According to the research of climatologists, Serbia is in the group of countries that will be very exposed to climate change in the near future. The consequences are already visible, we have frequent floods, droughts, water regimes are perturbed. It is difficult to talk about concrete changes in ecosystems, since we do not have developed monitoring system (biomonitoring) at the national level, but it is obvious that drying of the forests is more and more present, as well as the changes in distribution of certain species, invasive species that are spread due to global warming that cause damage in agriculture and forestry, rapid changes in some natural habitats, primarily in high mountains and those related to water.
EP: In your opinion, what would be the necessary measures for preserving plant and animal species despite climate scenarios which envisage a rise in temperature?
Duška Dimović: The measures for emission reductions are equally important as the adaptation measures to climate change. The adaptation to climate change in terms of plant and animal species’ protection as well as the protection of their habitats means focusing on the most vulnerable habitats and species as well as on those ecosystems which provide us with services which we depend on, such as water supply, water treatment, mitigation of floods consequences, mitigation of extreme weather conditions and alike. Reduction of gas emissions which increase the effect of greenhouse gases, saving the electricity and the use of environmentally friendly solutions for the electricity production are of critical importance. Serbia has a great potential for energy savings and the improvement of energy efficiency. It is also necessary to switch to cleaner, renewable energy sources, such as geothermal energy, biomass, wind, sun and water but primarily in a sustainable way.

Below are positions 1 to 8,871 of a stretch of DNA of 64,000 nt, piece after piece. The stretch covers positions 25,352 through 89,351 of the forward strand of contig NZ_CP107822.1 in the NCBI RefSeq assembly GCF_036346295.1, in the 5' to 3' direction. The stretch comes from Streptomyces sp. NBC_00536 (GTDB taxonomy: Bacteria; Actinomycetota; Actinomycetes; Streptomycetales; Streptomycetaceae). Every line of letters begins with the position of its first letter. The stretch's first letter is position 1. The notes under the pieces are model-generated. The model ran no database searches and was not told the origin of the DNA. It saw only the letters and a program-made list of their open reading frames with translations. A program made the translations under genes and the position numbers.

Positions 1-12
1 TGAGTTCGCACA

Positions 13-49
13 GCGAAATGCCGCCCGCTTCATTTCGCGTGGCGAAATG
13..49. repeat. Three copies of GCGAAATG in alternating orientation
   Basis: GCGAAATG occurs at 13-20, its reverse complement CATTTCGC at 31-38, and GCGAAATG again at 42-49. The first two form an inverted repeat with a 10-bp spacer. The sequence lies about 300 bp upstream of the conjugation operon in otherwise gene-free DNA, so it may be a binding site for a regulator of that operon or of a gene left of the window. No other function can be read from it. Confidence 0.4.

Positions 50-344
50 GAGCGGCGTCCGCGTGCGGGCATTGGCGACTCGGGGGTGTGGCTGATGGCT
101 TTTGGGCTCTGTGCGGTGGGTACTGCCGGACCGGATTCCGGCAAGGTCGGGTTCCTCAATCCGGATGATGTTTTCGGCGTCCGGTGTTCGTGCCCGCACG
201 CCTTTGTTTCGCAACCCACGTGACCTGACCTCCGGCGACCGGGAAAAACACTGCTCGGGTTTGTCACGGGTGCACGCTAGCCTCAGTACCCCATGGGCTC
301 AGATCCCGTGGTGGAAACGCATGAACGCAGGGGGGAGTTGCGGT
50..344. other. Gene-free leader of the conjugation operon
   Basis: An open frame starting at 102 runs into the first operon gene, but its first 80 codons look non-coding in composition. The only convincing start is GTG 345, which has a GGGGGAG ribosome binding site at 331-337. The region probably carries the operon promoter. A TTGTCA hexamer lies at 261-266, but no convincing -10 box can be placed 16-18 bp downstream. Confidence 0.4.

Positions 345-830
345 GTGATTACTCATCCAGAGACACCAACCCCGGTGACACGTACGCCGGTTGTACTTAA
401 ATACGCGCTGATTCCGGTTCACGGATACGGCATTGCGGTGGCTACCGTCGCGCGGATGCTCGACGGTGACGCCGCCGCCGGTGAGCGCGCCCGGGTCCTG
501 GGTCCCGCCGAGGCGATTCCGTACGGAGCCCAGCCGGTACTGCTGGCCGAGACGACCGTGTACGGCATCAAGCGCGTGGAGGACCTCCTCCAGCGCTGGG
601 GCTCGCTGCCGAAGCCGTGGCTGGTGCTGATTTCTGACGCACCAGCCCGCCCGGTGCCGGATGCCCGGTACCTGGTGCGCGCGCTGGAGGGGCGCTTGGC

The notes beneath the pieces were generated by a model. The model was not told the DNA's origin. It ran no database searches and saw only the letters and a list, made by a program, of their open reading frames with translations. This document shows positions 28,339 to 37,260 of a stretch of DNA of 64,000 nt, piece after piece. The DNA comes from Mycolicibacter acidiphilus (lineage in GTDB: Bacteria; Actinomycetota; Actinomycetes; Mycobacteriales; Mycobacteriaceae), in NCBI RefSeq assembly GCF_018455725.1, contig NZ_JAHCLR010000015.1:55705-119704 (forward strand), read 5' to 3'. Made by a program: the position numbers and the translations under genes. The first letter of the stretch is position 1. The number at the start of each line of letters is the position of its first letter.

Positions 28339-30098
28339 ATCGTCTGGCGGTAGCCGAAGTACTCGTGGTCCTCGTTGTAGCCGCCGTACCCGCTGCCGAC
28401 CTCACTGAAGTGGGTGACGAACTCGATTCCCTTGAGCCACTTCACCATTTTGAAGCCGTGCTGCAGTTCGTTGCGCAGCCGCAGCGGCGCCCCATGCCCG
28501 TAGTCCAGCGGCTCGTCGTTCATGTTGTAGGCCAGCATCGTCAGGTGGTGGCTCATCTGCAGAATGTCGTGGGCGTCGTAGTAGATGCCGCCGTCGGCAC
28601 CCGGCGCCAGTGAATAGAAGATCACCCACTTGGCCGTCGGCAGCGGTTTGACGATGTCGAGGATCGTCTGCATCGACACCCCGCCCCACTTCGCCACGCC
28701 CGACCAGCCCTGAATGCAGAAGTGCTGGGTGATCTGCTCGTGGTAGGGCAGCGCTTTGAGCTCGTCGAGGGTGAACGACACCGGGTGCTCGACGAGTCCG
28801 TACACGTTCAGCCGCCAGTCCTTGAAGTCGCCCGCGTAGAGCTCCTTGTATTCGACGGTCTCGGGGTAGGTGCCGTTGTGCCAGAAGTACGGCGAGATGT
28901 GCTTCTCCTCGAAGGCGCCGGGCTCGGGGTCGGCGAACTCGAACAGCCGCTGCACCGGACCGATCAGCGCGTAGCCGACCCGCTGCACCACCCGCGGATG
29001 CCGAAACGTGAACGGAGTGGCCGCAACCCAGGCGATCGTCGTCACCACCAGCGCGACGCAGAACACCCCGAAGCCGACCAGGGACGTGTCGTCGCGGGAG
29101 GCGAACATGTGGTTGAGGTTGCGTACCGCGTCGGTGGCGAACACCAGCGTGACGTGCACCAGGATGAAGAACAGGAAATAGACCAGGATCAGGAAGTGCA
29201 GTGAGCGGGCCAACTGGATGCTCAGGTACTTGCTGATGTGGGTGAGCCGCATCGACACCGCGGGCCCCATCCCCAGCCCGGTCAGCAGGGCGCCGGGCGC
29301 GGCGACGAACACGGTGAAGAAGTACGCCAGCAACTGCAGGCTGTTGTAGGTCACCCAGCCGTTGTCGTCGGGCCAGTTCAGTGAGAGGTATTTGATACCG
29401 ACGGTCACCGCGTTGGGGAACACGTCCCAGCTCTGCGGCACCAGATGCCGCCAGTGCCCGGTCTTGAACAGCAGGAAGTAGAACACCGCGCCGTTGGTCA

Mitigation of climate change can be effective only with the strong cooperation of all sectors. We have a week tradition of joint planning and decision-making, but we must rapidly work on it. Water as a resource is certainly the centre of attention when we talk about the climate change, but also water management is very complex due to the interests of many sectors. We have to improve our relationship with water and natural water habitats significantly, because this is not important only for nature but also for people that is for energetics, agriculture, industry and all other sectors.Together with its partners, WWF has prepared the study ‘Assessment of Vulnerability to Climate Change’ in which we analysed five sectors in detail: water management, public health, agriculture, energetics and biodiversity. In each of them, significant exposure and vulnerability to climate change has been identified as well as the possibility of the development of adaptation system. It is necessary to pay great attention to the protection of biodiversity and ecosystems that are of great importance in adaptation to climate change and thus by preserving the nature we protect ourselves.
Interview by: Vesna Vukajlović